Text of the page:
Rbboe031709Schools Superintendent Laura Morana, far right, watches a student learning demonstration last night with, from left, board members Marjorie Lowe and Rosemarie Kopka and business administrator Annie Darrow.

Looks like Red Bank taxpayers will get some relief this year. Enough, in fact, to buy a celebratory round at the Dublin House.

Using what schools Superintendent Laura Morana says is a "data driven" approach to all aspects of curriculum and staffing demands, the borough board of eduction last night unveiled a 2009-2010 budget that would shave $7 off the yearly tax bill for a Red Bank homeowner with a house assessed at the average $407,000.

Actually, that's only the portion of the budget dedicated to general operating expenses, which voters will get to weigh in on next month. Factor in savings from reduced debt service, and the drop from the current year's bill comes  to $21.

"Our approach to the budget is pretty strategic," Morana tells redbankgreen. "It's our use of data make the most important decisions. If we maximize its use, the whole community will benefit."

The approach to finances also includes an aggressive approach to finding grant money, board members said.

"You were just relentless" in the past year, board member Mary Ellen Mess told Morana last night.

"It's astounding that we have a decrease yet we are improving our
services," said board member Ben Forest. "It is an amazing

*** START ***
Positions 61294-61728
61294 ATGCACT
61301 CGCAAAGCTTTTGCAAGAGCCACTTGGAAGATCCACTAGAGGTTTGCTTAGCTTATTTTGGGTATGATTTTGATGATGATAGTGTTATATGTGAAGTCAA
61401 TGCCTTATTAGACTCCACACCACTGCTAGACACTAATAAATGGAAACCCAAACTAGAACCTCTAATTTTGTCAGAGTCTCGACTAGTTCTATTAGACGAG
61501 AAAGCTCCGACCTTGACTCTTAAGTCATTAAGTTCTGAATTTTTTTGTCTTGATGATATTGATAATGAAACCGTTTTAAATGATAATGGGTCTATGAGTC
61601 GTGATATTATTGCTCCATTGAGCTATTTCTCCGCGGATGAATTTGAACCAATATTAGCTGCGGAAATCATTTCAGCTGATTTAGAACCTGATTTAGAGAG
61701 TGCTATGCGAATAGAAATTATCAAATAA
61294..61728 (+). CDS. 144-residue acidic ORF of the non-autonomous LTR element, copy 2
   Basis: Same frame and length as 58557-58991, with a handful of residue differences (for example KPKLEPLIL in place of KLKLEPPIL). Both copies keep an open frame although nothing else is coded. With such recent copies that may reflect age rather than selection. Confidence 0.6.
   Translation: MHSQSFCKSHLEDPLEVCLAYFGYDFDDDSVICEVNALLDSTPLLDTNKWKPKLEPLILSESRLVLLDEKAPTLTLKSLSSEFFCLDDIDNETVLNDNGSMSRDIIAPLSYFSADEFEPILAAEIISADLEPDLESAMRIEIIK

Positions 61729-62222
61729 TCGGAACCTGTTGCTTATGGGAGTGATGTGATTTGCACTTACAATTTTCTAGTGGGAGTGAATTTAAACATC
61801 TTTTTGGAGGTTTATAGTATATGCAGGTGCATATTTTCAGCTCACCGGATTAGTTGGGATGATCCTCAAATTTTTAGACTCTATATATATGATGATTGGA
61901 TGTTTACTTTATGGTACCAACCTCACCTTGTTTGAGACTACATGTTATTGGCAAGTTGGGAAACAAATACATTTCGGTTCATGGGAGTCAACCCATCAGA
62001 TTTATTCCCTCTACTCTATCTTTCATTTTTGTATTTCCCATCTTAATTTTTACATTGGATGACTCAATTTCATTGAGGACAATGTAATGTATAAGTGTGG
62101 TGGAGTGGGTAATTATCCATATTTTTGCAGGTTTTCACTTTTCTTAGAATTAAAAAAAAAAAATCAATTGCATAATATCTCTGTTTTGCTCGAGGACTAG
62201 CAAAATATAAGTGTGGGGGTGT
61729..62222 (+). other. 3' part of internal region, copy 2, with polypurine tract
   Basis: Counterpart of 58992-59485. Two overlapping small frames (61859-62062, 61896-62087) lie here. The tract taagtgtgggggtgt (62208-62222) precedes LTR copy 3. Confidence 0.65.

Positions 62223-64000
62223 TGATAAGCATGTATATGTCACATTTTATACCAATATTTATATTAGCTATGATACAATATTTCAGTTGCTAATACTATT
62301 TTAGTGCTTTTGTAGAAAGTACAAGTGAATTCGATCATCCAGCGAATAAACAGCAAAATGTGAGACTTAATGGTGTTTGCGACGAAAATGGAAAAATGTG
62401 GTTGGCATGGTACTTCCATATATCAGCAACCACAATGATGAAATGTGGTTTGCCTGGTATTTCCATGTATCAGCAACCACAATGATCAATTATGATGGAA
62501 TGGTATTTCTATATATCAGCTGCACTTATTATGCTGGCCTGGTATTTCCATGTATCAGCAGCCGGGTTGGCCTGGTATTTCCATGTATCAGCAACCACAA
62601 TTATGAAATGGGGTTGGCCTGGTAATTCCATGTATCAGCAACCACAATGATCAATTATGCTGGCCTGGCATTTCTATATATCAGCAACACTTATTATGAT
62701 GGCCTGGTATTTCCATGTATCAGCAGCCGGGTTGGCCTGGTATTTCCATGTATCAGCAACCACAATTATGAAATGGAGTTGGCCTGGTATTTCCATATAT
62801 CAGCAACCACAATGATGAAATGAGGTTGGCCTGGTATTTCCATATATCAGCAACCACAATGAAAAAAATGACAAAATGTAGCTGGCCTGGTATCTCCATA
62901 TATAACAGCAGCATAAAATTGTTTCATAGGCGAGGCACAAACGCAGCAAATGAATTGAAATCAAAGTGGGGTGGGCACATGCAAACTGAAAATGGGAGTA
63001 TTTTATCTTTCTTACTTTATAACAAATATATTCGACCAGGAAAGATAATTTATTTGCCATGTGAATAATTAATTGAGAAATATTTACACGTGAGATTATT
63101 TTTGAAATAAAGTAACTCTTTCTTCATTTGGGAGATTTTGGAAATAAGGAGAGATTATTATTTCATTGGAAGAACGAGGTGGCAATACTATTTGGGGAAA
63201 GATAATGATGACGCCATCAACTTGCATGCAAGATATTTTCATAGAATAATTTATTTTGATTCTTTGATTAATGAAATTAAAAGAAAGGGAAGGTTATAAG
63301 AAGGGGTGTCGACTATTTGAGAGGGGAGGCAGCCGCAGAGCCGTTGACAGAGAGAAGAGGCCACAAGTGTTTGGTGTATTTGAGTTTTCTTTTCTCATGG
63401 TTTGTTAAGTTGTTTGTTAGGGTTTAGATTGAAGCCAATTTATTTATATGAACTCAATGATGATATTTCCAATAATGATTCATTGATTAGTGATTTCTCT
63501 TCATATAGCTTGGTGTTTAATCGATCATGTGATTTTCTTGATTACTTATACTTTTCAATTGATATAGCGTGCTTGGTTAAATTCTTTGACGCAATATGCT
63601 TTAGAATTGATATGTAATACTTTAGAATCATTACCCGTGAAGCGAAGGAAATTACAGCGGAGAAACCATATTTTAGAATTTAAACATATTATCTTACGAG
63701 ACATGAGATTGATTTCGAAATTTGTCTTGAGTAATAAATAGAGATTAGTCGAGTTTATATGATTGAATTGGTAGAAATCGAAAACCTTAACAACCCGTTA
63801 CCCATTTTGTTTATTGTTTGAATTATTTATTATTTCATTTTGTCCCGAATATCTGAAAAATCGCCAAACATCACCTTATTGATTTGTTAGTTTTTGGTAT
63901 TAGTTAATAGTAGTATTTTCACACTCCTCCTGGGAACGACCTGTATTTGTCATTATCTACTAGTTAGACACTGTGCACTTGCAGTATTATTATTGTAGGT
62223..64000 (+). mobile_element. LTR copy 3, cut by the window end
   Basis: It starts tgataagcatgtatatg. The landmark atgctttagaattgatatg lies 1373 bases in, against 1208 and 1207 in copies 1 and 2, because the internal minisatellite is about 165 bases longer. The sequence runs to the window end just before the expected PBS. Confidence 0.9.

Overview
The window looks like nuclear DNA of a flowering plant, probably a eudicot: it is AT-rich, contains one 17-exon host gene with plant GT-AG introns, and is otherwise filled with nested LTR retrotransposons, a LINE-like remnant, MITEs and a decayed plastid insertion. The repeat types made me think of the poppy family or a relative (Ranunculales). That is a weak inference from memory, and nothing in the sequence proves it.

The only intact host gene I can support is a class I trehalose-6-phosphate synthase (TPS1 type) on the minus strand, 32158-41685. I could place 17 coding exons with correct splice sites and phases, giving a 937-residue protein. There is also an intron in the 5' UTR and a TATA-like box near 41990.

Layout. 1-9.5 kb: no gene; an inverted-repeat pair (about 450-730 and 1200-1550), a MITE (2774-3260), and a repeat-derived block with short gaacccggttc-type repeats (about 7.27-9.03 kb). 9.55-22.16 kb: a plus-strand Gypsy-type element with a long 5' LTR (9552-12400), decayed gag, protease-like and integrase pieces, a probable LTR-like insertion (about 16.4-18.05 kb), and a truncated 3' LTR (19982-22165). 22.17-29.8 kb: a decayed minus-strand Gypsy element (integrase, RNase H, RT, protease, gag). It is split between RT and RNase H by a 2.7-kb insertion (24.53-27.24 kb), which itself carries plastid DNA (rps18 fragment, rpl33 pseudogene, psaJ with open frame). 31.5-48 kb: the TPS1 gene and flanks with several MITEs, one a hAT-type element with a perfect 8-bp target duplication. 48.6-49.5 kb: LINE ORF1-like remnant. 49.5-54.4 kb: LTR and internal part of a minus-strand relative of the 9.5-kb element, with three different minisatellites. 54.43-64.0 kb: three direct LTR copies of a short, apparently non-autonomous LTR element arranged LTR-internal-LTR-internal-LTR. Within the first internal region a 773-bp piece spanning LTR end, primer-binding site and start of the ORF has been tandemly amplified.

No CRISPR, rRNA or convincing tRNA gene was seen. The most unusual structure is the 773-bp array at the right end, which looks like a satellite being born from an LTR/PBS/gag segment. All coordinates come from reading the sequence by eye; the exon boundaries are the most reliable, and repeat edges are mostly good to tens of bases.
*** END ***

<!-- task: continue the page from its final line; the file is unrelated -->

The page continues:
Red Bank's biggest win grantwise may be the $693,000 increase in funding, to $2 million, won from the state for an expansion of a pre-K program to teach 3- and -4-year-olds basic skills.

The two-school district was one of just five statewide to get state money to start up the pre-K program in the current year. Morana said that keeping a tight rein on expenses — for example, assigning a nurse part-time to the program, rather than a full-time as other districts said they would in their grant applications, "probably laid the groundwork for the expansion this year."

A running-start educational approach that Morana says produces "solid" differences in acadmic, social and maturity skils by the third grade, the pre-K program will grow from its present, pilot level of just 15 students to 60 three-year-olds and 105 four-year-olds in September.

The program for the three-year-olds is already oversubscribed, which means there will be a lottery held April 8. No lottery is anticipated for the four-year-olds. Here's a letter to parents from Morana about the program: Download Preklottery

Morana says she expects the program to easily meet the state mandate that it cover all eligible students by 2013.

No members of the public were present for the introduction of the spending plan, which calls for $1.84 million to be transferred to the Red Bank Charter School, a 2.5 percent increase from the current-year $1.79 million.

A public hearing  on the $11.6 million to be raised by taxes — the same amount as in the current year — is scheduled for 7:30p, March 31 at the primary school.

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